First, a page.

“He’s done it again,” is what you want to say. We are talking about Marco Aarnink, founder and CEO of the Dutch online printing platform print.com. The group of companies has just acquired the remaining shares in the TMB Image Center in Oss, the Netherlands, and expanded its own print production with the newly named print.com Productions. At the same time, the B2B platform continues to rely on a network of production partners in order to grow further. And its success proves it right; again. After all, print.com is not Aarnink’s first print service company.
For those who have been following the online print world for some time, the entrepreneur is no stranger. Aarnink’s first company, the People & Print Group with the still well-known online print brands drukwerkdeal.nl and printdeal.be, was sold in spring 2014 along with the then 175 employees to what is now the Cimpress Group, which continues to run the brands to this day.
After that, Marco Aarnink was mainly active as an investor in various industries, but he had never let go of printing. And so the opportunity to buy the domain print.com did not result in a lucrative resale business, but rather a completely new, internationally oriented printing company with a fresh approach to the business model. In an interview with me two years ago in Zippers Insights, he revealed what particularly appealed to the young entrepreneur and what motivated him. If you want to read it again, you can access the interview from back then here.
Constant expansion of production capacities
A lot has happened since then: first and foremost, of course, the latest news about the acquisition of the remaining shares in TMB Image Center. Why the rest? Because print.com had already joined forces with Kampert-Nauta and the full-service provider TMB Print & Sign (as it was then known) in January 2019 and acquired 50% of the shares in the production facility. In March 2021, Em. de Jong, the parent company of the Dutch Koninklijke Drukkerij Em. de Jong, also acquired a minority stake in print.com and, conversely, print.com acquired a minority stake in Kampert-Nauta, another subsidiary of the best-known Dutch printing group.
With the latest news, the ownership structure has therefore also been reorganized: while the TMB Image Center is now wholly owned by print.com and the online platform has also taken over additional production capacities in digital and offset printing from Kampert-Nauta, Kampert-Nauta will no longer hold any shares in print.com in future. However, the parent company Em. de Jong will continue to hold a minority stake in print.com and print.com’s own production plant.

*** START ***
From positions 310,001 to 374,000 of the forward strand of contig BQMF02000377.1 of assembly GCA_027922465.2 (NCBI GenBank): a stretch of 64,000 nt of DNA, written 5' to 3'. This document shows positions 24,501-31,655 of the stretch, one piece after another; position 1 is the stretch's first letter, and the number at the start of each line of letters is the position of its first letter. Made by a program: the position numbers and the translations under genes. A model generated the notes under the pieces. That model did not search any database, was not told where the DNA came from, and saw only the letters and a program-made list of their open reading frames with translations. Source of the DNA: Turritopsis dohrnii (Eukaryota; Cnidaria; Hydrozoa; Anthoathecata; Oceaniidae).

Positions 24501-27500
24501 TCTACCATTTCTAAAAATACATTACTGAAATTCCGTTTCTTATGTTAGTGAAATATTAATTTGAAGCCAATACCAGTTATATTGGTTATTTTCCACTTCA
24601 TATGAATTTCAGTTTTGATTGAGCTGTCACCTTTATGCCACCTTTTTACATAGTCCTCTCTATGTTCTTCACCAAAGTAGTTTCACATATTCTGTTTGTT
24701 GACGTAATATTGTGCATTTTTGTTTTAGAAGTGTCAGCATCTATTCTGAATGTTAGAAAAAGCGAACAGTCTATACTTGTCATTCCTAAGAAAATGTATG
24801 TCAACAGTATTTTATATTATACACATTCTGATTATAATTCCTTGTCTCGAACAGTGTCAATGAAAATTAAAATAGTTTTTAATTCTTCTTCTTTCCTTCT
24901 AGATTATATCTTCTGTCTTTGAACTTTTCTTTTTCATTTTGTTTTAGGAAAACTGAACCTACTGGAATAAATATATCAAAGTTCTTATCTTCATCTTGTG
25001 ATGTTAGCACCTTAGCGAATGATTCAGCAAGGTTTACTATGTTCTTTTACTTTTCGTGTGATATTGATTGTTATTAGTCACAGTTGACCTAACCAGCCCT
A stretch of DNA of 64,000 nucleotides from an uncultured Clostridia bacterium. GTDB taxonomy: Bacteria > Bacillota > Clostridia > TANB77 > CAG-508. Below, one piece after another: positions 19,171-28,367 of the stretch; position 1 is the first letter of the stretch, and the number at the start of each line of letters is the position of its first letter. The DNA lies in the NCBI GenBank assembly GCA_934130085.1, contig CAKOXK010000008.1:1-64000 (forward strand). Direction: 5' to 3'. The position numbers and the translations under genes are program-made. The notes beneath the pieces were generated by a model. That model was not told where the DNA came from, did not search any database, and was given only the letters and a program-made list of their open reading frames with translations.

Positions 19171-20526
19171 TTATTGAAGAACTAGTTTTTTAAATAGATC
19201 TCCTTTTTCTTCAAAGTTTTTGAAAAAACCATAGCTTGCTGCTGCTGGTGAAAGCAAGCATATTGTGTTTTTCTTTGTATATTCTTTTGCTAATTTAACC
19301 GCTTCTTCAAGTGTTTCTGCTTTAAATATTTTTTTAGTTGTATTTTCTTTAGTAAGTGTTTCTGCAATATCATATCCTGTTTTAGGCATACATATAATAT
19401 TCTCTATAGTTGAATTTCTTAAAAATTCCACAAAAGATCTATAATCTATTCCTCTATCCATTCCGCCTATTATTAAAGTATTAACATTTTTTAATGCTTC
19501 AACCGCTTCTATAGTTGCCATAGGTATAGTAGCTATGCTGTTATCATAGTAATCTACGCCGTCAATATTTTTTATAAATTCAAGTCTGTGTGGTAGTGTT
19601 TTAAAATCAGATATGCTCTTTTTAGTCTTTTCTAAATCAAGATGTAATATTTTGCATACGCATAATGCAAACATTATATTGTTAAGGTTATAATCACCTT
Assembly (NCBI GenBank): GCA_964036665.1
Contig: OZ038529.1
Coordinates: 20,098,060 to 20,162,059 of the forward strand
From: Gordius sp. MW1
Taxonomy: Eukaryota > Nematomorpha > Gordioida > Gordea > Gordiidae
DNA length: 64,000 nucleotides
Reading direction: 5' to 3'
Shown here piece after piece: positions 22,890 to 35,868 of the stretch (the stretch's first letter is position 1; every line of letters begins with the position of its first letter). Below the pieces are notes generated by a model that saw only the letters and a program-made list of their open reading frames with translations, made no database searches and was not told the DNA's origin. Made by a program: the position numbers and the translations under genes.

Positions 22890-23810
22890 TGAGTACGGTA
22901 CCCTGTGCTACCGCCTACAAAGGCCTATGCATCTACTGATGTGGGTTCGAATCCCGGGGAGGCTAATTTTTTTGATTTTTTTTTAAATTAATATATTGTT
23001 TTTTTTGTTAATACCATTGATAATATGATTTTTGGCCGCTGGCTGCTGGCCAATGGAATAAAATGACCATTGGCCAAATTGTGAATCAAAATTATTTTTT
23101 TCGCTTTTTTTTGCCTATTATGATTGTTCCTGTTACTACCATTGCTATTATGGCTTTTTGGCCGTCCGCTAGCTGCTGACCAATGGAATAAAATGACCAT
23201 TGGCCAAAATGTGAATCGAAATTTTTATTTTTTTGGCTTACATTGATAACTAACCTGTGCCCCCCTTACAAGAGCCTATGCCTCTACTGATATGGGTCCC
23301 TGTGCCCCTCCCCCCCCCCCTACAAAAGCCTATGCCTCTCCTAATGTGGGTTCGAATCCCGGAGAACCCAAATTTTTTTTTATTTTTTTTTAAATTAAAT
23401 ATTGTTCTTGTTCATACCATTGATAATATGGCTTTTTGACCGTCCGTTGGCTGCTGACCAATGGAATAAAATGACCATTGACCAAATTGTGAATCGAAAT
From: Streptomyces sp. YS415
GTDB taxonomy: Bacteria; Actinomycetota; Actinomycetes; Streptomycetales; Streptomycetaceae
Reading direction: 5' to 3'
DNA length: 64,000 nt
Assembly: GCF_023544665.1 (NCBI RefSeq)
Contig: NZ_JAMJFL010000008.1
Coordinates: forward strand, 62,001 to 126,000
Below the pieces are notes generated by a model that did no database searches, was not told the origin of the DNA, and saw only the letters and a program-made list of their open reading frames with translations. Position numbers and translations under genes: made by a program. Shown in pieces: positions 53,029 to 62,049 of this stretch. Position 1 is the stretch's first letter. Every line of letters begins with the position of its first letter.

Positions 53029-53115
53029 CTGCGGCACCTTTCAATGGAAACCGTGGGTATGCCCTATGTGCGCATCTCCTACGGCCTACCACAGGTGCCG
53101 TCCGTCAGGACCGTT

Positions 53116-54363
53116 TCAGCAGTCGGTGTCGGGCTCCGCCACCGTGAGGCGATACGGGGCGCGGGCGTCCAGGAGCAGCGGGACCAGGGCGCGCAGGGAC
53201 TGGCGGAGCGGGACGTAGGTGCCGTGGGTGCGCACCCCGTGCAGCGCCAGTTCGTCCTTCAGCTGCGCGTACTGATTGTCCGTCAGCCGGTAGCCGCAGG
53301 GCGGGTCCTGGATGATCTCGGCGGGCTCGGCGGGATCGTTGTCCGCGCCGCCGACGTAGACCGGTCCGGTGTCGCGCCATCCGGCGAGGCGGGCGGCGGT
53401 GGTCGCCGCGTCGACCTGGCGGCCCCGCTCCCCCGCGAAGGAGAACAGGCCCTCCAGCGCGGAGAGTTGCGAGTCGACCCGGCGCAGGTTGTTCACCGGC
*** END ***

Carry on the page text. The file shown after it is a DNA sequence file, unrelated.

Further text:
Who is print.com Productions?
Following the complete takeover of the TMB Image Center, print.com renamed the production company “print.com Productions” and established it as an independent business unit within the Group. This makes it a service provider for orders placed via the print.com online platform. At least in part, because Marco Aarnink’s approach to this issue is also somewhat different. The online platform, which is aimed exclusively at professional graphic designers, resellers and marketing agencies, i.e. B2B users with regular print requirements, does not just rely on producing its own printed matter. Quite the opposite, in fact, as Marco Aarnink has already explained in various interviews that the development or purchase of in-house production capacities was born out of necessity. In the beginning, it was difficult to find production partners. All too often, potential partners were given the either-they-or-we gun by other cooperation partners, which meant that the only option was to build up their own production capacities in order to meet the growing demand.